Dr. Fernandez talks about her humble beginnings and gives advice on beginning a clinical career.
by Amiel Villanueva*
The Universitas Headquarters was packed with attendees last May 31, 2019 as the Foundation launched the Universitas Doctors’ Forum (UDF) with Dr. Lenora Cañizares-Fernandez, president of the Philippine College of Chest Physicians, as inaugural speaker.
The UDF is the Foundation’s lead program dedicated for doctors. It is an event designed to gather young physicians and medical students and provide them a venue to encounter and learn from established doctors who embody competence, character, compassion and integrity — values which lie at the core of Universitas’ leadership formation.
The evening began with a light meal and the attendees engaging in animated conversations. Universitas President and CEO, Atty. Oliver M. Tuazon, then gave the participants a brief introduction about the Universitas Foundation, highlighting its various activities, programs and international linkages. Afterwards, Dr. Kristine Noelle M. Sunga, one of the event organizers, proceeded to introduce Dr. Lenora Cañizares-Fernandez, the evening’s guest speaker
Decisions and Surprises
Dr. Fernandez received training in internal medicine and pulmonology at the Philippine General Hospital (PGH) where she served as chief resident, and later chief fellow of the Section of Pulmonary Medicine. Currently, she practices at the PGH and the Asian Hospital and Medical Center in Alabang.
For Dr. Fernandez, who was originally from Dumaguete City, deciding where to pursue training and practice did not come easy. “Your environment will also play a big role in terms of directing you where you are supposed to go,” she said.
After finishing from the Philippine Science High School in Diliman, she joined the first batch of direct entrants to the Integrated Liberal Arts and Medicine Program (INTARMED) and started medicine proper at only 18 years old. This accelerated 7-year medicine program of the University of the Philippines College of Medicine (UPCM) admits only forty high school graduates annually.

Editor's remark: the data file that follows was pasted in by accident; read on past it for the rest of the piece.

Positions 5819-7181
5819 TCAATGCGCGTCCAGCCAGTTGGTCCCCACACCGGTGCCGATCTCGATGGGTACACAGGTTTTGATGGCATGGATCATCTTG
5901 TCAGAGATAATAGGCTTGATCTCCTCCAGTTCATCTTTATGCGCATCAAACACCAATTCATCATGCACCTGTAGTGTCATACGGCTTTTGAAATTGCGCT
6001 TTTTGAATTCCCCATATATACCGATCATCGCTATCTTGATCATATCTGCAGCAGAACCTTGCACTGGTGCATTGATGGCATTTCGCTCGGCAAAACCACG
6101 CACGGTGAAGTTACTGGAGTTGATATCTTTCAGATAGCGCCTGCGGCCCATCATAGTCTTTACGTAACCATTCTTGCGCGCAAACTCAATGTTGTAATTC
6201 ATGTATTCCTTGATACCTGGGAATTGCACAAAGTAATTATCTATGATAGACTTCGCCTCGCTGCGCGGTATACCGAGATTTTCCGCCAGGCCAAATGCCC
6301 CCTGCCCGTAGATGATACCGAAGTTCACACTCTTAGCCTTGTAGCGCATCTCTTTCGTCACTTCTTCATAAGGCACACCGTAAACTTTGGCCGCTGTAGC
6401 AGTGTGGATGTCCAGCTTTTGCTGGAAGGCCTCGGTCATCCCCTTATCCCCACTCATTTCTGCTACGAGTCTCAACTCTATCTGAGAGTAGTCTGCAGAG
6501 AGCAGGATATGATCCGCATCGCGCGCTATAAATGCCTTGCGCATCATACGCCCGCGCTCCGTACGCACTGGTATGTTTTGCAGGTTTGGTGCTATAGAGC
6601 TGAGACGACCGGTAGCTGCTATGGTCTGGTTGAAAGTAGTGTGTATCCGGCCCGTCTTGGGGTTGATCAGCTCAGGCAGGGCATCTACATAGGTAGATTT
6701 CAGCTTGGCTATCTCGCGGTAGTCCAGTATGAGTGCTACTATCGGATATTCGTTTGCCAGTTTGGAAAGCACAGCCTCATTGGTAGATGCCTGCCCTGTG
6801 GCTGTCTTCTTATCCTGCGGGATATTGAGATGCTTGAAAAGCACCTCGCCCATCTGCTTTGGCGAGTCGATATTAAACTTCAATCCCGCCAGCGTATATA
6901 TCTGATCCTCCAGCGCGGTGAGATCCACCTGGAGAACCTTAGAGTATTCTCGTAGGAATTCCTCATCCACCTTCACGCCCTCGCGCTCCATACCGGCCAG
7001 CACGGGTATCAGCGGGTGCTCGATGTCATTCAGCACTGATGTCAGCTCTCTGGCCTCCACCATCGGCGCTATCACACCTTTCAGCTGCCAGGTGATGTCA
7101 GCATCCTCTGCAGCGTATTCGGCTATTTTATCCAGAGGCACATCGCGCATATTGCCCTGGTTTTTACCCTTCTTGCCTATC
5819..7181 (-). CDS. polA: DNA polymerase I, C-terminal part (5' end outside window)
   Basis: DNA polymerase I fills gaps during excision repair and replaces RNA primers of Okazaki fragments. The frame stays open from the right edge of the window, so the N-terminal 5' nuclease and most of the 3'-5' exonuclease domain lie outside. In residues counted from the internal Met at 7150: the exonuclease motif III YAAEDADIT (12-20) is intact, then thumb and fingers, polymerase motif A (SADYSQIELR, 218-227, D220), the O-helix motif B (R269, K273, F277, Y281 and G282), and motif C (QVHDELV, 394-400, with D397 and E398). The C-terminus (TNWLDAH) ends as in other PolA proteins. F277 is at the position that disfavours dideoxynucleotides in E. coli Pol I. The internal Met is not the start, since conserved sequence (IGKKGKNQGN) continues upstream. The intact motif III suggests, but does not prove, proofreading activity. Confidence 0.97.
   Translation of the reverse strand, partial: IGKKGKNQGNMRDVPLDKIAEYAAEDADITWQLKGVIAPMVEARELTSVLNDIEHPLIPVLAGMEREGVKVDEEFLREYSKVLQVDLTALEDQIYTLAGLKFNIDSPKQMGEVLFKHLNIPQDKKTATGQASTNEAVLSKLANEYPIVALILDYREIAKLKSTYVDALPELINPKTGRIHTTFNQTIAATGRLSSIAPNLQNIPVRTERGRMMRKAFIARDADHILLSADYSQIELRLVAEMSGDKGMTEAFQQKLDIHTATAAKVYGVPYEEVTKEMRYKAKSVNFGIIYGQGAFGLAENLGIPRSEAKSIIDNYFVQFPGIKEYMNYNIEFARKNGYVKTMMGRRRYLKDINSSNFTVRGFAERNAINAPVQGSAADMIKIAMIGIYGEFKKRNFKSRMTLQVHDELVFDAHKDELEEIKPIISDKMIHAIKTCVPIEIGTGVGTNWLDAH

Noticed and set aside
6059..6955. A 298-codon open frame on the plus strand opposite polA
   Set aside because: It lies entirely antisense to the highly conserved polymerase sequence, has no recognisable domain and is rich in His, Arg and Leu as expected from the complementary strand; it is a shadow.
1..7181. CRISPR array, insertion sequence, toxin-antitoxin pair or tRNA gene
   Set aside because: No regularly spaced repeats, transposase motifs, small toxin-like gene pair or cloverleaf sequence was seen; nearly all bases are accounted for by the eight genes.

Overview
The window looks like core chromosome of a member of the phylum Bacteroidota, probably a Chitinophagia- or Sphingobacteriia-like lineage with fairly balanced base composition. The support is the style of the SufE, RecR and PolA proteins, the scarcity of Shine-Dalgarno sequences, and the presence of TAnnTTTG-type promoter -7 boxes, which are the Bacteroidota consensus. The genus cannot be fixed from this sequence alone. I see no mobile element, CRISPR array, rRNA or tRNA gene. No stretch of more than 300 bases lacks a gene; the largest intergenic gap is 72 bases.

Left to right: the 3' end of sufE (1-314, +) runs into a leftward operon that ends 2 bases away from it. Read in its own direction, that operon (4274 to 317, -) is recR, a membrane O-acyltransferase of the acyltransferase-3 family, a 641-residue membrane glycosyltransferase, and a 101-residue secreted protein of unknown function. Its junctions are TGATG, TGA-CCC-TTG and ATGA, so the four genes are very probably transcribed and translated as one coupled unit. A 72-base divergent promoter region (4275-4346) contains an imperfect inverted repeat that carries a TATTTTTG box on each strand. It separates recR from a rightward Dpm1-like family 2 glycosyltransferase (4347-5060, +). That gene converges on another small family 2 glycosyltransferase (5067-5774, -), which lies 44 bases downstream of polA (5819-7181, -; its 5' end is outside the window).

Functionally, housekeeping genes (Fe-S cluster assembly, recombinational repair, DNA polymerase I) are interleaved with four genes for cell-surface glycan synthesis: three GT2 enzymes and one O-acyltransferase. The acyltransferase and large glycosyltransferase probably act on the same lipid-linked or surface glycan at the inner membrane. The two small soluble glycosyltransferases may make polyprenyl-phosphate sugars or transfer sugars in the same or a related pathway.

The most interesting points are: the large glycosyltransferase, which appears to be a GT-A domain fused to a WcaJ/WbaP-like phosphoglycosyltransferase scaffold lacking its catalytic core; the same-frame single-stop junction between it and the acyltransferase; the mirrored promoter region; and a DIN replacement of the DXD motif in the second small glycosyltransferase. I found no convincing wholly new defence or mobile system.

During medical training, she met her future husband who influenced many of her major decisions, including staying in the country. “Love came into the picture,” she related, eliciting some chuckles and giggles from the audience.
Her decision to settle in Metro Manila was influenced by many things, including the physical proximity to her extended family, as well as career opportunities for her chosen specialty. “Where you will be needed is important to decide where you will practice.” Indeed, this decision has not prevented her, but has helped her further flourish in her profession. In 2006, Dr. Fernandez received the Outstanding Young Scientist award from the National Academy of Science and Technology.
Dr. Fernandez also shared the challenges she encountered in her life. When diagnosed with breast cancer, she had to make adjustments in her work and family life to undergo treatments such as chemotherapy. At the age of 44 years, she became pregnant with her third child.
The speaker’s journey was a testament to the truth that no matter how much one makes plans, life does not fail to bring surprises.